It clearly signals a transition in Fenwick’s manufacturing technology. It also says big water, big trout and bass. It has a large diameter thin walled translucent butt that leans towards transparent. It has oversized cork handle and also heavy duty 7/8” diam oversized reel seat with its own unique colors combination. Not seen in any of my other rods but probably in later model saltwater and steelhead rods. At the same time it has a relatively small diameter tip to protect tippet.
I was mistaken when I earlier said it did not have Patent Pending markings. For whatever reason, they are a good 8” from the ferrule and close to the 2nd stripping guide.
.


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Post 04 Sep 2022, 22:43 • #15 
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Congratulations on the posted photos!

Don Green supplied Fenwick's rod blanks from the beginning (1955). Don owned Grizzly and built blanks for a large number of clients, but Fenwick became the bulk of his business. In 1959 Don developed a high pressure curing method that allowed the production of thinner walled blanks. This was eventually called the Feralite blank. Grizzly and Fenwick merged in the late 60s. When Woodstream bought Fenwick in 1978, Don Green left Fenwick to form his own rod company called Winslow. However, when the company name was confused with Winston, Don changed it to Sage.

Jim Green came to Fenwick when Cliff Brignall purchased the company in 1960. Fenwick employed Jim as a rod designer and production manager. Jim Green invented the Feralite Ferrule in 1960. The ferrule patent application was submitted on March 23, 1962 and issued on June 1, 1965. When the patent expired in 1982, many rod companies switched to tip-over-butt ferrules as soon as possible. Jim Green retired from Fenwick in the late 80s and became a consultant with Sage.

In summary, Fenwick had two innovations called Feralite. First, the thin walled rod blank that made Fenwicks stand out from other brands. The Feralite blanks were initially sold with metal ferrules. Second, the tip-over-butt Feralite ferrule that eliminated the metal ferrules and made rod production less expensive. Fenwick was off and running to be a top dog rod company for the next 12-15 years.


With further regard to serial numbers. The serial numbers didn't start with the FF series rods. According to Vic Johnson Jr's book Fenwick, the serial numbers were used to track when and where rods were made, guarantees, and manufacturing issues. The Fenwick factories were given large blocks of unique serial numbers. On all of my Fenwicks, the serial number is printed on a tape label that carries the Fenwick Eagle label and the serial number. I expect the tape labels were pre-printed and applied as rods were manufactured. I'm sure it was common for the assigned blocks to be used until they were consumed. Perhaps old batches of labels were found and used after a couple years on the shelf. Custom printing like that wasn't cheap. I seriously doubt old labels were thrown out at the end of a model year.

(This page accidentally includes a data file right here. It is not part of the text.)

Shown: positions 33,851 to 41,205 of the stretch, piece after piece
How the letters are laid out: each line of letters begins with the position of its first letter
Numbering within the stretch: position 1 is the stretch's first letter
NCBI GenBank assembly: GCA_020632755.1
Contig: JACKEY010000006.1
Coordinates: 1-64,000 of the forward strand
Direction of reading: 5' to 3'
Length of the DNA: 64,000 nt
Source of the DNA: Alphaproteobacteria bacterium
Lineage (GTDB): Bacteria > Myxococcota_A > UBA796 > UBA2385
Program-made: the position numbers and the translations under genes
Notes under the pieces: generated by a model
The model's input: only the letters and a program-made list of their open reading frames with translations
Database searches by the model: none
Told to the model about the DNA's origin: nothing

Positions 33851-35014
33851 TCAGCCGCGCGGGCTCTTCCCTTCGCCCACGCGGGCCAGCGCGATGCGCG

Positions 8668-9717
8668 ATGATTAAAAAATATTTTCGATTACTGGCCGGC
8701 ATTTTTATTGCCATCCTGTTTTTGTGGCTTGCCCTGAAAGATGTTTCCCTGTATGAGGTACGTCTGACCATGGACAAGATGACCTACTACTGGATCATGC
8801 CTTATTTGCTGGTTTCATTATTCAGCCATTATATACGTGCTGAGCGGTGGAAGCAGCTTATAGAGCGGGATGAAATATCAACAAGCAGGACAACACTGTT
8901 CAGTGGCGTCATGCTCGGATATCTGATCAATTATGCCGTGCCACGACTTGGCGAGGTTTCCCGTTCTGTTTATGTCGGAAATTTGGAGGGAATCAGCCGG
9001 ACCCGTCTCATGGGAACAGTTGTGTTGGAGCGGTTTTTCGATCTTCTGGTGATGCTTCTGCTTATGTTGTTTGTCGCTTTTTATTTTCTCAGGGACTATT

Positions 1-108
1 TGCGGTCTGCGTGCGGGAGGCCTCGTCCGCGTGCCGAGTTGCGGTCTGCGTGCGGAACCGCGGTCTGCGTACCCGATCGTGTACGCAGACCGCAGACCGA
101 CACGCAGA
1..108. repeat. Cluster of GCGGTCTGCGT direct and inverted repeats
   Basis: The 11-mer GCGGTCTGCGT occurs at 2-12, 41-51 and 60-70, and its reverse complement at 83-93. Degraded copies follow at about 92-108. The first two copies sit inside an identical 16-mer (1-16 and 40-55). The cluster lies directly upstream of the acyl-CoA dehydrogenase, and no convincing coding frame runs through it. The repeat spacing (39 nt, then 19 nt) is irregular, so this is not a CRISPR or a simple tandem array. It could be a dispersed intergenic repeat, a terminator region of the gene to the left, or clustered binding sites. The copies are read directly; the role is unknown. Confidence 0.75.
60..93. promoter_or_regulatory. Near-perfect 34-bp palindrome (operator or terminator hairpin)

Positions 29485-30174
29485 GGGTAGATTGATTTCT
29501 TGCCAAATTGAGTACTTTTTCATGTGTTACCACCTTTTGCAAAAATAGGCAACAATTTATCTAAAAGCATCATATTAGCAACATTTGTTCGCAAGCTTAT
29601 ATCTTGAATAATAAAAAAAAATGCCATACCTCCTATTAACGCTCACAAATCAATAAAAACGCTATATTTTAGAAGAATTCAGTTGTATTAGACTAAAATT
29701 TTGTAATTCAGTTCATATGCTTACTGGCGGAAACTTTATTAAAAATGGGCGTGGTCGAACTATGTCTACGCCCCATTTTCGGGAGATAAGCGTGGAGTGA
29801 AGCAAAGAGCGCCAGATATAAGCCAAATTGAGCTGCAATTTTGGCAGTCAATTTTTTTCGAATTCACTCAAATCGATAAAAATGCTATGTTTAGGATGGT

All indications are that the earliest Feralite ferrule rods were sold in the later part of 1962 (which should be B & C serial numbers). However, we see Feralite ferrule rods with A serial numbers. So rather than reinvent the entire serial number list, it is safest to simply note a Fenwick's serial number is a good guide to when a given Fenwick rod was built, but not an infallible guide. Take the serial number list with a big grain of salt.


Tom


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Post 05 Sep 2022, 04:56 • #16 
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Hi Tom,
Thanks again for providing great information.
I have an FF60 with a rather unique label.
It is a D Serial number. Unlike my C or E versions, it actually has the patent number printed between “Feralite “ and the Serial Number.
Given what you said about printing costs, wouldn’t this indicate that this was only used for the D series and that it would have to be done after the Patent was issued. Having a D series rod with the patent number printed in two pieces is pretty convincing to me that the D Series was manufactured in the 1965-1966 run. That is what I based my hypothesis on. I am also in the graphics industry and it would not make sense to use old labels and attempt to add additional tiny type. My guess is that this was eliminated after this one year. Looking closely with a magnifier, the labels were pre printed with the D and they applied the number after. The results show how challenging it can be to reregister correctly. But this rod also has a quite lengthy line recommendation also. With the additional code. Bold font capital A in front of the line recommendations.